Fuji 100-400mm vs Sigma 100-400mm f/5-6.3 DG DN OS Contemporary Lens

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Fuji 100-400mm vs Sigma 100-400mm f/5-6.3 DG DN OS Contemporary Lens

Fuji 100-400mm vs Sigma 100-400mm f/5-6.3 DG DN OS Contemporary Lens Test And Reviews.

When it comes to telephoto zoom lenses, the 100-400mm focal range is a popular choice for many photographers, especially those shooting wildlife, sports, or distant subjects. Two notable contenders in this category are the Fujinon XF 100-400mm f/4.5-5.6 R LM OIS WR and the Sigma 100-400mm f/5-6.3 DG DN OS Contemporary lens. Both have their unique features and strengths, but how do they stack up against each other? Let’s dive into a comprehensive comparison.

1. Build and Design

Fuji 100-400mm:
This lens, designed specifically for Fujifilm’s X-series mirrorless cameras, boasts a robust build. It’s weather-sealed, making it dust and moisture-resistant, which is crucial for outdoor photographers. The lens is built with 21 elements in 14 groups, including five ED elements and one Super ED element.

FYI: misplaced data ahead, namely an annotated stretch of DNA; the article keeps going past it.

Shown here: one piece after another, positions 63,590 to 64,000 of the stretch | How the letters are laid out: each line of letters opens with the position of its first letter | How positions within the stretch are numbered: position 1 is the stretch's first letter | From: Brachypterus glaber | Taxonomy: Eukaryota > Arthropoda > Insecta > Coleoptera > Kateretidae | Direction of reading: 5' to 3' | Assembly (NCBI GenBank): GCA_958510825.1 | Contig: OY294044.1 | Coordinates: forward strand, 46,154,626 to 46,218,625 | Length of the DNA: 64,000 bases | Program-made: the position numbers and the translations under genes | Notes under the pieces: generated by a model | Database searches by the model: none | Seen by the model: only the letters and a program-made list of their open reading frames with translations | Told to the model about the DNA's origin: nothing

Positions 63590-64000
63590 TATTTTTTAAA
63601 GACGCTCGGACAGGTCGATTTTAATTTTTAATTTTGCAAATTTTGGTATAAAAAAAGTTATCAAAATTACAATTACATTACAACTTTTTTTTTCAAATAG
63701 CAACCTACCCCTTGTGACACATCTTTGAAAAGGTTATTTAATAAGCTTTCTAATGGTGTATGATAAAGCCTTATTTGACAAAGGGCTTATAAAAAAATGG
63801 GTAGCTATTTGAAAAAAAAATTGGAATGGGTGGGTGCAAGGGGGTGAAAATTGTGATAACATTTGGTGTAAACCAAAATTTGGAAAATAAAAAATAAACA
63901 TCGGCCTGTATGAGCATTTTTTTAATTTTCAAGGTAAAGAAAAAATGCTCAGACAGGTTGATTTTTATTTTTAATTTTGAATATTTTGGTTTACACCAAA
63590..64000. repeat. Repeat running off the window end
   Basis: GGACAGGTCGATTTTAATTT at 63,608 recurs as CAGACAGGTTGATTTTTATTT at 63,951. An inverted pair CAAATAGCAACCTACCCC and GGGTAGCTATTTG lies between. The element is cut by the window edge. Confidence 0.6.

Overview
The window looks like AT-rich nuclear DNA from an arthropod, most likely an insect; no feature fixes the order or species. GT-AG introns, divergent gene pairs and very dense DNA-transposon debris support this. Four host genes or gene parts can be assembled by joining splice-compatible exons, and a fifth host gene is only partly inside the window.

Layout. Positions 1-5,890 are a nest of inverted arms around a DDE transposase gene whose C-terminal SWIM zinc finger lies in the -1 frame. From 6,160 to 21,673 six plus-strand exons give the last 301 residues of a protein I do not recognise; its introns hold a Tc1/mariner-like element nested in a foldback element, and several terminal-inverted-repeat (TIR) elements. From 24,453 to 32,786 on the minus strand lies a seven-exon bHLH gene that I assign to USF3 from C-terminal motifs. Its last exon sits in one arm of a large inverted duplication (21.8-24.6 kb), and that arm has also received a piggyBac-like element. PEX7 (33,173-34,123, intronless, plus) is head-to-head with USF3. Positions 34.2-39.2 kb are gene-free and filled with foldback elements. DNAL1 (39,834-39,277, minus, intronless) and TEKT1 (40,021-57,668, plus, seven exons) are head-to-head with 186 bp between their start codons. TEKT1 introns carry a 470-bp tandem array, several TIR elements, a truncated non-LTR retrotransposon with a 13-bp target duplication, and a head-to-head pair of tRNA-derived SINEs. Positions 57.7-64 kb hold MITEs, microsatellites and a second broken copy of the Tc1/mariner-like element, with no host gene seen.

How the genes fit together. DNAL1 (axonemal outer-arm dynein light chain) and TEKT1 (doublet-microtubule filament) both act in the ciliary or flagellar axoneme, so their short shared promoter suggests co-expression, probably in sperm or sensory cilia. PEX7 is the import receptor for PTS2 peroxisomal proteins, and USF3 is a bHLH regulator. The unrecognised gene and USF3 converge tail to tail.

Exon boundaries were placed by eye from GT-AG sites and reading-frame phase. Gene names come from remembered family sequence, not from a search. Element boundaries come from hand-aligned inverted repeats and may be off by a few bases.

Sigma 100-400mm f/5-6.3 DG DN OS Contemporary:
Sigma’s offering is a part of their Contemporary line, aiming to provide high performance with a compact design. The lens is constructed with 22 elements in 16 groups and features a brass bayonet mount. It’s not as comprehensively weather-sealed as the Fuji but still offers a good degree of protection.

2. Image Quality

Fuji 100-400mm:
One of the lens’s key selling points is its optical performance. The combination of ED and Super ED elements ensures minimal chromatic aberration and delivers sharp, clear images. The lens also performs exceptionally well in terms of color rendition and contrast.

Sigma 100-400mm f/5-6.3 DG DN OS Contemporary:
Sigma lenses, especially in their Art and Contemporary line, are known for producing sharp images. This lens is no exception. It offers impressive sharpness, especially in the center, even at wider apertures. There might be a slight softness at the edges, but it’s often negligible.

You can find the Fuji 100-400mm here. And the Sigma 100-400mm Here.

3. Autofocus

Fuji 100-400mm:
This lens comes equipped with a twin linear motor for quick and quiet autofocus. It’s particularly efficient when tracking moving subjects, making it a top choice for wildlife and sports photographers.

Sigma 100-400mm f/5-6.3 DG DN OS Contemporary:
Sigma uses a stepping motor, which is silent and suitable for both photos and video. While it’s quick in good light, in lower light situations, the autofocus might struggle a bit more than the Fuji.

4. Image Stabilization

Fuji 100-400mm:
Fujifilm integrated a 5-stop image stabilization system in this lens. It’s a boon for handheld shooting, especially at the telephoto end where camera shake can be more pronounced.

Sigma 100-400mm f/5-6.3 DG DN OS Contemporary:
Sigma’s Optical Stabilizer (OS) system is effective and helpful for handheld shots. However, it might not be as efficient as Fuji’s 5-stop system, especially in challenging conditions.